What are, “standardized, norm-referenced assessment of cognitive abilities and academic achievement”?
MMS: Standardized means that the tests are given and scored in the same way for all test takers. Norm-referenced means that the performance of the individual is compared to a “norm-group”, a large, nationally representative sample of individuals of the same age. This is a way that we can look at an individual’s performance and see how close it is to what is typical for individuals of that same age. Norm-referenced, standardized tests use standard scores. Typically these scores have a mean or average of 100 and a standard deviation of 15. That means that scores that are considered ‘average’ range from 85 to 115.
Cognitive tests are assessments that look at the abilities that are related to academic performance; things like working memory, verbal skills, reasoning abilities, processing speed, things like that. Achievement tests look at the individuals reading, writing math, listening and speaking skills in comparison to other individuals of the same age.
LDA: So, if I suspect my child or student of having a learning disability, does that mean I should make sure certain cognitive processes are assessed?
MMS: Yes. And you can help the evaluator by describing the things that you notice your child has difficulty with. For example, maybe they consistently mispronounce words, have difficulty with rhyming, or have difficulty remembering multiple step directions. Things like that would give the evaluator important clues about what needs to be looked at more closely.
LDA: The Core Principle states that “identification of a learning disability” should be done by a “qualified professional.” A few are listed in the document, but I don’t see a student’s regular education teacher listed as someone who can make this decision. Is that correct?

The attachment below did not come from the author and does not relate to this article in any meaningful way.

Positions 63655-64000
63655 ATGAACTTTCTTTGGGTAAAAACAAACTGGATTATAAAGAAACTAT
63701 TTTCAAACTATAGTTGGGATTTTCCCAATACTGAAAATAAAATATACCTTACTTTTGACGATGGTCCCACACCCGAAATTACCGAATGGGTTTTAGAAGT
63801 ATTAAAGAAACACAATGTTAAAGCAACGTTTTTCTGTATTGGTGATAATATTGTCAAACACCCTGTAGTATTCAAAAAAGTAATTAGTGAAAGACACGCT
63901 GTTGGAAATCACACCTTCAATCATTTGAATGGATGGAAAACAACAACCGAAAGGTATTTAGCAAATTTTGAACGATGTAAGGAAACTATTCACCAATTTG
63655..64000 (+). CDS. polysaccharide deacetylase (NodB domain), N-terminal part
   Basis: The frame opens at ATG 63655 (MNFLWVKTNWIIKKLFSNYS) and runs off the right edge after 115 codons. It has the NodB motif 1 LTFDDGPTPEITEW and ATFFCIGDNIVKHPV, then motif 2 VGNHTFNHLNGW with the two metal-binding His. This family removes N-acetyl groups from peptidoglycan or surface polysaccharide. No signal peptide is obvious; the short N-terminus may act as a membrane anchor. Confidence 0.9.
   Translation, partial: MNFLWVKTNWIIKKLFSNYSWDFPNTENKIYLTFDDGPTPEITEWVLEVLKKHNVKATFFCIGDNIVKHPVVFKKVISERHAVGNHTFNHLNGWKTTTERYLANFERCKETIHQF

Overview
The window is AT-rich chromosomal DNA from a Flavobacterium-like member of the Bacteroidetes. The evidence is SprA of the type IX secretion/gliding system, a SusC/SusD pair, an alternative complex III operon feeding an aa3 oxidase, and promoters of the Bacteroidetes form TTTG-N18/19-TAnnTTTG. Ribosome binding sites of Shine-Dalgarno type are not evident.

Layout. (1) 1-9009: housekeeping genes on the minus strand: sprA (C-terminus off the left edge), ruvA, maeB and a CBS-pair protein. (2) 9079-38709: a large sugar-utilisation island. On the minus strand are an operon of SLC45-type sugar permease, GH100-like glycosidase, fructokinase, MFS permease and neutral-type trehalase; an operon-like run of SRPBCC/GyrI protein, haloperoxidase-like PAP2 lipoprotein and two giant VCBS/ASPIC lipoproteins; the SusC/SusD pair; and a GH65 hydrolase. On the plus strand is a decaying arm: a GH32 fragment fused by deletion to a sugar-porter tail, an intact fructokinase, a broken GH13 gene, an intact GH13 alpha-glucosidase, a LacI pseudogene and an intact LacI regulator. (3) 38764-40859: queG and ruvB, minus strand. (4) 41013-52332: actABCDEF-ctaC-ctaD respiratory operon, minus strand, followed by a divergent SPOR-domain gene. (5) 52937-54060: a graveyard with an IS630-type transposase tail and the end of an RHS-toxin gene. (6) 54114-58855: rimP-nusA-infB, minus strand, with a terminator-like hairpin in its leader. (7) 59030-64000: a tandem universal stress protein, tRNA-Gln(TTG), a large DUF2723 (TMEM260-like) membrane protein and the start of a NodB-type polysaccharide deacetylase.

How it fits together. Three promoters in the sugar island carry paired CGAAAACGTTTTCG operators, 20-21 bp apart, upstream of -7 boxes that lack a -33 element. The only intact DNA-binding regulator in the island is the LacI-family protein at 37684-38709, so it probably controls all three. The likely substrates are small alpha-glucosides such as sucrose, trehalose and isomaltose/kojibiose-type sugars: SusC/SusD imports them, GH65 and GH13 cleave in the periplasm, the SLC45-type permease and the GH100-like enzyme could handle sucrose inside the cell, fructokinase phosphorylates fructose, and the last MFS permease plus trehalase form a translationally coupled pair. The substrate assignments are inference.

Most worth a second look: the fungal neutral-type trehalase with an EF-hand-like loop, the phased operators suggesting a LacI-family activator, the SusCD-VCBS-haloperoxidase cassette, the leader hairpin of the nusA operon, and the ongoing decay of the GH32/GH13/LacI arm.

MMS: The child’s regular education teacher is an important part of the team. That individual has a wealth of information about how your child functions in the classroom; what things they are good at and what things they struggle with. Classroom teachers can speak to how the child learns relative to their peers but they do not, typically, have the credentials and training to diagnose learning disabilities.
LDA: So, does that mean that if my child is getting good grades or has an average or above-average score on a standardized test like the WIAT, that he may still have learning disability?
MMS: Grades are never the best indicator because a lot of subjective information goes into teacher grades. The example above describes how a technically average score could still be indicative of a learning disability. It is important that all academic skills and subskills in reading, writing, listening, speaking and mathematics are assessed because it is very plausible that a child with a learning disability can score average or above average in some areas but have very deficient skills in other areas.